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Amid BO Success, Barbie Slammed For Being ‘Anti-men’: Is The Criticism Unwarranted?

Billionaire Tesla owner Elon Musk is the latest to join mainly right-wing men in stating that he isn’t particularly happy with the message that the film puts out.

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A still from the film.

WITH Barbie debuting at $155m in North America and $337m the world over, Greta Gerwig has clearly smashed the domestic box office record for a female director. Even though Barbie has emerged as the biggest film of the year, with many lauding its feminist themes, there have been some who continue to slam the recent Hollywood release for being ‘too woke’ and ‘anti-men’.

Billionaire Tesla owner Elon Musk is the latest to join mainly right-wing men in stating that he isn’t particularly happy with the message that the film puts out. Clearly irked with the feminist reimagining of the popular doll, Elon tweeted, “It [sic] you take a shot every time Barbie says the word “patriarchy”, you will pass out before the movie ends.”

Musk said this in response to a meme which poked fun at his decision to change Twitter’s blue bird logo to “X.”

Ben Shapiro, 39-year-old commentator, had recently set fire to Barbie dolls during a review in which he lambasted Barbie as a “woke” movie. In a 43-minute-long rant which he made live on YouTube on July 22, Ben said he watched Barbie and Christopher Nolan’s Oppenheimer before he threw a Barbie doll into the bin, and burnt the doll along with Ken doll and a pink toy car.

In his viral video, Ben said that he wasted “two hours of my precious time, two hours I will never get back, two hours around my deathbed I will wish that I had not spent that time doing. It makes me viscerally angry”.

Ben also lambasted the movie for including a transgender character and refuted the claim that the real world shown in the film is the victim of a patriarchal mindset. During his outburst, Ben shows no qualms in branding the film as an ‘angry feminist claptrap that alienates men from women.’

Within minutes, the video went viral and many mocked him for being dressed up like Ryan Gosling’s character Ken, which could either have been intentional or coincidental.

 “Dude went to go watch Barbie just to get mad lmao,” YouTuber Mutahar posted on Twitter.

Twitter troll Comfortably Smug posted: “Admit it – you hated the film because Barbie is taller than you.”

This criticism about the film being ‘anti-male’ puts forth a common misinterpretation about patriarchy.

The plot of Barbie is not at all convoluted. The Barbies, not the Kens are in charge in Barbieland. After Barbie and Ken enter the real world, Ken sees how men hold most positions of power, and brings these notions back to the Barbieland.

Ken takes over, changes the way things are done, which leads to Barbie’s crisis. Barbieland isn’t what it once was. As Ken implements the ideas he learned in the real world, matriarchal society is replaced with a patriarchal mindset and all the Barbies are pushed to lower positions. To undo the change, the Barbies trick the Kens into a massive tiff on the beach, and soon the order is restored, without making Ken weaker or stronger than he was when the film begins.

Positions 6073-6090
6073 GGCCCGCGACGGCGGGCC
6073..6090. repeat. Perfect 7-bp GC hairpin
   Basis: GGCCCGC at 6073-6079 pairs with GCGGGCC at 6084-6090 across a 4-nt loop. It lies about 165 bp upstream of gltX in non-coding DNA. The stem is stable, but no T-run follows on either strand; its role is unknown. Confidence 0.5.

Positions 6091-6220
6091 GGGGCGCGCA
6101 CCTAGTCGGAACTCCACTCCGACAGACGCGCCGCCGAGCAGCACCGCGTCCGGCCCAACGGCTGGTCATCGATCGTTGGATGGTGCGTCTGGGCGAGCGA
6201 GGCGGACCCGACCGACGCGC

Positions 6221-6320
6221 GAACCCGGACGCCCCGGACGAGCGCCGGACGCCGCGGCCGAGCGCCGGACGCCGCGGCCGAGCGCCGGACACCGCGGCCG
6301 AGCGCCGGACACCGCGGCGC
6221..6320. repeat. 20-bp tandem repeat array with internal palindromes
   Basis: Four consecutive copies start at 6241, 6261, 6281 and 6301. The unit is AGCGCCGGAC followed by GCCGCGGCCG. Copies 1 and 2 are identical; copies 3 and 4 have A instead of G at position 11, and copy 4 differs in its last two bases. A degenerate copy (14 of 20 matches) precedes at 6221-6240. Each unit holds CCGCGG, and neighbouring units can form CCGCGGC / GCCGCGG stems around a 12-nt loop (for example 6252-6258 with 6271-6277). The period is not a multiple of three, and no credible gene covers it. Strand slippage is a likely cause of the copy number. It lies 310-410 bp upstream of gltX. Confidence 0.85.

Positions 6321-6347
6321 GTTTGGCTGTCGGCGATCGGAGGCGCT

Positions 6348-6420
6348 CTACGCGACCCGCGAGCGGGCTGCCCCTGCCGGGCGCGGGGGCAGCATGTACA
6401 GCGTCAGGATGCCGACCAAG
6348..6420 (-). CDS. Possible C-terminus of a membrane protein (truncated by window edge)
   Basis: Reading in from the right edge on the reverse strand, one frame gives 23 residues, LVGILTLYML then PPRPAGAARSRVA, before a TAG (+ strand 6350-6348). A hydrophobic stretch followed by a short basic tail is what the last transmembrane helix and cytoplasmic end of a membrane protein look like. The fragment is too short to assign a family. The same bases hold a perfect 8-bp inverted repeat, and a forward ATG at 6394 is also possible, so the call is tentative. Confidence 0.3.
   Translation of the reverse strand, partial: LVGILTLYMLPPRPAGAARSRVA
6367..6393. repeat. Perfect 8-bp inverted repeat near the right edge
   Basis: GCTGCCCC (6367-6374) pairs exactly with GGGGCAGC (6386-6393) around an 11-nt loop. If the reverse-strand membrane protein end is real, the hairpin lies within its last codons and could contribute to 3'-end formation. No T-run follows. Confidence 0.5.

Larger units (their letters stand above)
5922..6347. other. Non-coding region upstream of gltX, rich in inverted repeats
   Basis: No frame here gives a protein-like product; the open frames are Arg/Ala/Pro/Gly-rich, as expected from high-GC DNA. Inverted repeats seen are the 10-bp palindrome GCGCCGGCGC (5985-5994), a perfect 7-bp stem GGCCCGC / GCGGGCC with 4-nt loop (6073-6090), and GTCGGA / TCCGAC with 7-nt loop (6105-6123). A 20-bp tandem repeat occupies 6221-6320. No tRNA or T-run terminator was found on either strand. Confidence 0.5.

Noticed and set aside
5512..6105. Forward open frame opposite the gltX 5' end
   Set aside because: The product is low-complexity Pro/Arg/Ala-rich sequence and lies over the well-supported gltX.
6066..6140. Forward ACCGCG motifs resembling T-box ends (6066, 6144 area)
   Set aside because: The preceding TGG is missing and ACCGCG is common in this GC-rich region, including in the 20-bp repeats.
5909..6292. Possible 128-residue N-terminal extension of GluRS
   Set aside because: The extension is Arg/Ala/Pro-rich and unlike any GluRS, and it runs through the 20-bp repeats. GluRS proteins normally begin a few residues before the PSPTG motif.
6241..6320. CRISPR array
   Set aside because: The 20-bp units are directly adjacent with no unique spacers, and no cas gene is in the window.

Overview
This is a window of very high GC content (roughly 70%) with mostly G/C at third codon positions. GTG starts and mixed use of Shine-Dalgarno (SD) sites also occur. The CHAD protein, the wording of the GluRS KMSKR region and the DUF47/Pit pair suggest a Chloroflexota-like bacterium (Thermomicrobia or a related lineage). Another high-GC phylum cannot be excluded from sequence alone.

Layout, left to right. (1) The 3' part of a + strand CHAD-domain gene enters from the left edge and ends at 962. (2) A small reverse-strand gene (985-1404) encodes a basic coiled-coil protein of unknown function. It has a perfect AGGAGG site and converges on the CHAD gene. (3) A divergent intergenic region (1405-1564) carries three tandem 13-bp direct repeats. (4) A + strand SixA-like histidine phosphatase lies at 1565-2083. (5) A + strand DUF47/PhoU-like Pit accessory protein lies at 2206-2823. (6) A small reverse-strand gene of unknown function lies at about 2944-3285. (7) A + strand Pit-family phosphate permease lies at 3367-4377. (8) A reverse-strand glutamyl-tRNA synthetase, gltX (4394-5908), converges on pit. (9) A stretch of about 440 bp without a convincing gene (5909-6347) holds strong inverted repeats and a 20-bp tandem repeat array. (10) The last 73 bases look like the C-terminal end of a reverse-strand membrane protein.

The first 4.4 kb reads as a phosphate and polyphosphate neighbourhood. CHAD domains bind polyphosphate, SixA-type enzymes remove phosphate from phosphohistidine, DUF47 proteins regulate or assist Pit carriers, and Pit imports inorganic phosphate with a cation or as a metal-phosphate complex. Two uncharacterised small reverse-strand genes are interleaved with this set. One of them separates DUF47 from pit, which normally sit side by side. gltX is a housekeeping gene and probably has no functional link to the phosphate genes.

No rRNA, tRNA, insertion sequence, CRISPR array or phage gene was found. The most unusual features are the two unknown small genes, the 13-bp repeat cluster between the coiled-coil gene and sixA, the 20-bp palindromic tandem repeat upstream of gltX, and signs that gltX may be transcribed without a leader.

The condemnation – that the film is ‘anti-men’ – is based on a very inadequate reading of Barbie. To interpret men as bad especially when they are in charge isn’t the idea the movie puts forth. The movie also doesn’t show Ken as a figure of fun because Barbie doesn’t love him. On the contrary, the movie shows how Ken is enough as himself, and doesn’t require the support and love of Barbie. And that he has an identity outside of Barbie.

Through Ken’s journey, the viewers are given a peek into how boys lose their innocence and vulnerability when they are told that in a patriarchal society only men hold positions of social, economic and political power. We see a sudden shift in Ken when he transforms from a gentle boy into a man seduced by the patriarchy through his choice of clothes, how he acts ‘macho’ and begins to drink beer.

So clearly, Barbie isn’t anti-men, it is just anti-patriarchy.

To confuse growth with weakness is neither Greta’s intention nor her fault. To put it clearly, the movie is just a satire. But not everybody is ready to accept it.

Jack Posobiec, Human Events editor and alt-right political activist, too referred to the film as a ‘man-hating Woke propaganda fest.’ ‘They teach Barbie fans about rising up against “the patriarchy,” and Ken is portrayed as beta and borderline retarded. It’s a horrorshow,’ he tweeted.

He also shared a video clip of Ken’s I’m Just Ken song as he questions his ‘blond fragility,’ with him calling it ‘possibly the most anti-male film ever made.’

Matt Gaetz‘s his wife, Ginger too expressed her disappointment after attending a promotional event for the movie with her husband in co-ordinated, pink outfits. Ginger took to Twitter to say that the film “neglects to address any notion of faith or family, and tries to normalize the idea that men and women can’t collaborate positively (yuck).”

Rooted in real life, Barbie has resonated with the viewers because it doesn’t hate men, it just hates patriarchy. If this wasn’t the reality, the Barbies would’ve shown no inhibitions in getting rid of Kens after they took Barbieland back. Instead, both Barbie and Gerwig are compassionate towards Kens. This brings us back to the original thought – the movie is against patriarchy and the confines of the worlds that both Barbie and real women have to put up with.

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